When a baby is born, parents are often anxious to see who the baby resembles – does she have daddy’s eyes, mommy’s nose, grandpa’s ears? Even more questions arise when the baby is born with a medical problem, such as hearing loss. Parents often wonder whether or not they did something that could’ve caused the abnormality, or whether it just happened due to genetic factors.
some cases of hearing loss can be traced back to prenatal causes, such as
exposure to an environmental toxin, or maternal use of drugs, other cases have
more of a genetic origin. Sometimes, finding the cause is helpful in determining
the course of treatment. It can also provide valuable information for the
parents in case they decide to have more children in the future.
Congenital versus acquired hearing loss
hearing loss, or any other abnormality, is discovered, it can generally be
categorized as either congenital or acquired. Congenital
hearing loss means that it is present at birth, whereas
acquired hearing loss occurs over time. Research has
shown that about 50% of all congenital hearing loss cases arise from genetic
causes, while 25% are from non-genetic factors. The remaining cases stem from
Genetic hearing loss basics
are the building blocks of what makes up each individual including their
health, their looks, and their personality. Half of an individual’s genes come
from each parent. The traits that result from this gene combination are
determined by whether or not the genes are recessive or dominant.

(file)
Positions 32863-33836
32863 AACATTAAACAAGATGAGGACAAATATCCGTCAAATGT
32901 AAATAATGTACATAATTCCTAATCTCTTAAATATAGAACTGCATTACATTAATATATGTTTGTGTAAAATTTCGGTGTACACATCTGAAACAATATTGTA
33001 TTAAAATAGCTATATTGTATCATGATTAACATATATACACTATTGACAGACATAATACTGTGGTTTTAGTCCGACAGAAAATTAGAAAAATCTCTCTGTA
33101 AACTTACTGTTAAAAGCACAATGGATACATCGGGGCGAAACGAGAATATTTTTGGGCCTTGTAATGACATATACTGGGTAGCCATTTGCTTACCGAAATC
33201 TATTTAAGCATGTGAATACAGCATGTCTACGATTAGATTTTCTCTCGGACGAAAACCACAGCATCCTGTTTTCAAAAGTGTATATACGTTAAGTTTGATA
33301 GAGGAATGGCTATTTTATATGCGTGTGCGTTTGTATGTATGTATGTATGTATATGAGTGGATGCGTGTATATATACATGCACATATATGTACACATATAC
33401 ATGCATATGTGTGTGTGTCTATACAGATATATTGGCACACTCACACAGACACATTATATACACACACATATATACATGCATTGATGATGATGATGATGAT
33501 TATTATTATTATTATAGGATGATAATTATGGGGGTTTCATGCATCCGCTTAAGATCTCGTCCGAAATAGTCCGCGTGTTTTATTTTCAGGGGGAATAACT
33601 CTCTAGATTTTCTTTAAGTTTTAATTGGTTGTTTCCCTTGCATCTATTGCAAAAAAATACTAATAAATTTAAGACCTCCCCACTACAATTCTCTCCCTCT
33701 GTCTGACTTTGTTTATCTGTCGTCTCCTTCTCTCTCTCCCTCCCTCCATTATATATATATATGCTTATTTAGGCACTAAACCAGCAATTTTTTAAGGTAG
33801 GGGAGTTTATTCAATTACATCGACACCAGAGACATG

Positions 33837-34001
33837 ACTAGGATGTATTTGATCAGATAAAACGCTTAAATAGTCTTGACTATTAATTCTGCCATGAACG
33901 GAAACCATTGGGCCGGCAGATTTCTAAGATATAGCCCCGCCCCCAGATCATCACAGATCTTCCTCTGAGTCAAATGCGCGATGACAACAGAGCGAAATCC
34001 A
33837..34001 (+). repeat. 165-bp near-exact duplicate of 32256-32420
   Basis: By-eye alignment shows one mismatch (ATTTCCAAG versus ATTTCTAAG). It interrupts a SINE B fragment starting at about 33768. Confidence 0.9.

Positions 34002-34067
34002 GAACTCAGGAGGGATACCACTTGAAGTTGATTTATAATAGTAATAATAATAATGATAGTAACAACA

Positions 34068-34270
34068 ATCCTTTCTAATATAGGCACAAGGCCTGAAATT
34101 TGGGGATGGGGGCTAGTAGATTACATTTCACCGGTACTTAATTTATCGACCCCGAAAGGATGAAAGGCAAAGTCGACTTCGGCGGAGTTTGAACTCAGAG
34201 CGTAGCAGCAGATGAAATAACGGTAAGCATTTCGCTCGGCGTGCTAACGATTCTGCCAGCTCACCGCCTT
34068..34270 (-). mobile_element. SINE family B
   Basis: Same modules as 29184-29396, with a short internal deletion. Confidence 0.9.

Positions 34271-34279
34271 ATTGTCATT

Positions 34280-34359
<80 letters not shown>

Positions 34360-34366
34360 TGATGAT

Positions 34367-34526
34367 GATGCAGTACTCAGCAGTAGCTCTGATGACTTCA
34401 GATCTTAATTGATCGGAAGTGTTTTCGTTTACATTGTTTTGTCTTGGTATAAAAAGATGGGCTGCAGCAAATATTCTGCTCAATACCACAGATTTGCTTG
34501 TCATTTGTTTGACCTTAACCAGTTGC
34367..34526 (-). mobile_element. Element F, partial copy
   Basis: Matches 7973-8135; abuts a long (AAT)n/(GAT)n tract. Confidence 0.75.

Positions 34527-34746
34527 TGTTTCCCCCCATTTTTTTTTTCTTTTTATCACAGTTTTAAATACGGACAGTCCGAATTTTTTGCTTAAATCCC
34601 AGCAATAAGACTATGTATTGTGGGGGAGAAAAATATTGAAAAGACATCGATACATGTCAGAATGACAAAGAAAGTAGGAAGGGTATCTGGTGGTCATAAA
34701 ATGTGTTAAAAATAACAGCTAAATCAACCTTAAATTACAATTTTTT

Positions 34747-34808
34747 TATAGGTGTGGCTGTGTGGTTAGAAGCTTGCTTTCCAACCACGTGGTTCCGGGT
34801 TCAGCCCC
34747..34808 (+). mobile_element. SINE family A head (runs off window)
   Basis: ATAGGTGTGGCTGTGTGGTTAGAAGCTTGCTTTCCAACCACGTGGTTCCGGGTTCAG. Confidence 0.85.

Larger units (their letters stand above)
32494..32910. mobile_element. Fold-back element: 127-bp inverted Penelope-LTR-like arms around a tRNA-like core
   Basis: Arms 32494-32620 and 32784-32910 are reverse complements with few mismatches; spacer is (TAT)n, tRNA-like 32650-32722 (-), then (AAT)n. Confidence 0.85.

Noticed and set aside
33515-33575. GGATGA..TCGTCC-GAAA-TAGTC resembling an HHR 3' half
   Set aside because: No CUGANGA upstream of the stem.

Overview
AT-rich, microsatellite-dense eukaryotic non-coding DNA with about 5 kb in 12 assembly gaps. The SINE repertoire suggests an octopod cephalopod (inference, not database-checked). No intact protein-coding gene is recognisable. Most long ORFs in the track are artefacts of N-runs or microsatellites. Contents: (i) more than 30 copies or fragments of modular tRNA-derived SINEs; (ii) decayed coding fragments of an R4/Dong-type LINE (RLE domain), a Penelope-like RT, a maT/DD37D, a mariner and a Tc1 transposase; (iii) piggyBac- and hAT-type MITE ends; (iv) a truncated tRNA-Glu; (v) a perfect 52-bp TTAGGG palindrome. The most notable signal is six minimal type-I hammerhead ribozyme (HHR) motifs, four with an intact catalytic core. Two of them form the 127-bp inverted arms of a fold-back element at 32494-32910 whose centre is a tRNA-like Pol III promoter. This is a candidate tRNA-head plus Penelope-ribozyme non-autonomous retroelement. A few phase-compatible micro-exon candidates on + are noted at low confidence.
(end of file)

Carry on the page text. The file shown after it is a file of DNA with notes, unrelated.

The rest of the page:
recessive inheritance – Autosomal
recessive hearing loss results from both parents having a
recessive gene for hearing loss. They each
pass on a copy of this “bad” gene to their child. The newborn child experiences
hearing loss because she has two affected
copies of this gene. The parents themselves, however, usually have normal
hearing because they each only have one version
of the recessive mutated gene.
dominant inheritance – Sometimes, only one mutated gene is
needed to cause hearing loss. This is referred to as autosomal
dominant hearing loss. Therefore, if only one parent passes on a
copy of this gene, the child will experience hearing loss. Since the gene is
dominant, the parent who is a carrier will also have some degree of hearing
impairment, with or without the presence of other abnormalities.
Syndromes that cause genetic hearing loss
hearing loss occurs without any other abnormalities being present – this is
known as non-syndromic
hearing loss. Other times, however, the hearing impairment
actually coincides with and is caused by another disorder. A few of the known genetic
syndromes that cause hearing loss include:
- Alport Syndrome
- Goldenhar’s Syndrome
- Norrie Disease
- Stickler Syndrome
- Usher Syndrome
How to diagnose genetic hearing loss
be a time-consuming, and sometimes frustrating, process to identify the genetic
cause of hearing loss, either in an infant or in an older adult. Working with a
team of healthcare practitioners such as a geneticist, audiologist,
otolaryngologist, and/or a genetics counselor can help speed the process. Using
this team-based approach may even reduce the amount of diagnostic testing that
must be done.
general, your medical team will have the following roles:
- Otolaryngologist (ENT) – Complete
a physical, go through a detailed medical history with you, and refer you to
other specialists as needed.
- Audiologist –
Complete a thorough
hearing evaluation and audiology workup.
- Geneticist/ Genetic Counselor –
Utilize testing results from the other professionals to rule out certain
genetic causes, then perform genetic testing as needed to aid in diagnosis.
In summary, working hand in hand with health professionals can help you make informed decisions about the diagnosis and treatment of hearing loss, whether it’s present at birth or occurs later in life. There’s no reason to let it go untreated!
Source: Hear Well-Live Well Blog